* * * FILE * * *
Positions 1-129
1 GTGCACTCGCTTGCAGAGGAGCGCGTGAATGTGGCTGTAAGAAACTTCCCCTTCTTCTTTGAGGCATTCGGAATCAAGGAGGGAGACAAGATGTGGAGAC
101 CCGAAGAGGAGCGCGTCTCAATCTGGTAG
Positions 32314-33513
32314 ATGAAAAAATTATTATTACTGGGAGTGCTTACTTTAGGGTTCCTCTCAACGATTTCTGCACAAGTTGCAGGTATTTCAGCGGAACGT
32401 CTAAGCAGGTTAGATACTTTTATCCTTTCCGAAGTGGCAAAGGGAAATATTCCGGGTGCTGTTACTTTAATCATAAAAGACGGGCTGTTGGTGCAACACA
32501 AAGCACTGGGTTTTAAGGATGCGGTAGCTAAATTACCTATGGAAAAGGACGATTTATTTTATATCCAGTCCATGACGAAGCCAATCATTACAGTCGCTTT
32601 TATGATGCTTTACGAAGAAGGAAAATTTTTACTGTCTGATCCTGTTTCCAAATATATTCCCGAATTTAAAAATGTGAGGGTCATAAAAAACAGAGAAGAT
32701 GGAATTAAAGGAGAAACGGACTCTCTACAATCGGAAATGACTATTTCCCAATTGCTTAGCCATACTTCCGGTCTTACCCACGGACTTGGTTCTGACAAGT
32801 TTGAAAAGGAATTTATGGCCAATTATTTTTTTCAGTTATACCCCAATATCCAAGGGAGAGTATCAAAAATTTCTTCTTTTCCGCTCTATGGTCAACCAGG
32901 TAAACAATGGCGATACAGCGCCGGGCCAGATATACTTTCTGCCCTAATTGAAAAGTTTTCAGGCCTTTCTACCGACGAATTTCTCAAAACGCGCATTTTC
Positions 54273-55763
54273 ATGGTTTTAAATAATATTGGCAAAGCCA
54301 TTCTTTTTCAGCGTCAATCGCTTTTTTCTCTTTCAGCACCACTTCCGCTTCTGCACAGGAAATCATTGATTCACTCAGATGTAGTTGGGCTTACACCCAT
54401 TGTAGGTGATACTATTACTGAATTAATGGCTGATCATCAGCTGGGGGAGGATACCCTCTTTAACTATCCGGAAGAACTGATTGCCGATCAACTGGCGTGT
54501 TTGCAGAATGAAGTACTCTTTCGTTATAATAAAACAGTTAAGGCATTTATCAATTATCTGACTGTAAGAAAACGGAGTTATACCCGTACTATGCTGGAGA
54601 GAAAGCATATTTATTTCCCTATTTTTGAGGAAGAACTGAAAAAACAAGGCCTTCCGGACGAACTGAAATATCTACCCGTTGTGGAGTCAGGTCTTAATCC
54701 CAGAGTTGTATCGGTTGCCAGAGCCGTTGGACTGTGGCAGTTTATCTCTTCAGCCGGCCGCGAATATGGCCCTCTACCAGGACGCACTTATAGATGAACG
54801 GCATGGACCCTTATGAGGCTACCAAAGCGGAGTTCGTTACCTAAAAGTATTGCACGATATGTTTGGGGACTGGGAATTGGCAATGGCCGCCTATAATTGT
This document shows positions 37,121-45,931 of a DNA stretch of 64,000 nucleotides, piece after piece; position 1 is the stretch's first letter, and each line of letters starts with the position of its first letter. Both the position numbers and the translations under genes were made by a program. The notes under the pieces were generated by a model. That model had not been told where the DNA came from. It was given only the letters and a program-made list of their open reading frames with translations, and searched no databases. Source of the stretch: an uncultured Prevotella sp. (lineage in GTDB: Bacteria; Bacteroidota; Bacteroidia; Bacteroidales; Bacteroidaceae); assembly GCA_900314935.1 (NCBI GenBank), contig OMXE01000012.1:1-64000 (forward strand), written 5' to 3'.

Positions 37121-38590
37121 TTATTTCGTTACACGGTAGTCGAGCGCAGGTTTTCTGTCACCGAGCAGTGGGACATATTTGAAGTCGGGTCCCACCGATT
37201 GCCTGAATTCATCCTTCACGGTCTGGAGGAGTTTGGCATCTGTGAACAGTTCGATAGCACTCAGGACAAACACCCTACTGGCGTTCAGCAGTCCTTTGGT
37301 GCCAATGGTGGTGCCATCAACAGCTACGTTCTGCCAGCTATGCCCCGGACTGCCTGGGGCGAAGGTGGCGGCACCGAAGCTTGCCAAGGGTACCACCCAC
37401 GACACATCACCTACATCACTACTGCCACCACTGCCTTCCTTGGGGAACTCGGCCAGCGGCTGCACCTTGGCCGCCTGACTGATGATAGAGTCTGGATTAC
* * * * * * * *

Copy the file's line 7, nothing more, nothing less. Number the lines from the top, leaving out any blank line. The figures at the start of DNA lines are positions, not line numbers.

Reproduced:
32501 AAGCACTGGGTTTTAAGGATGCGGTAGCTAAATTACCTATGGAAAAGGACGATTTATTTTATATCCAGTCCATGACGAAGCCAATCATTACAGTCGCTTT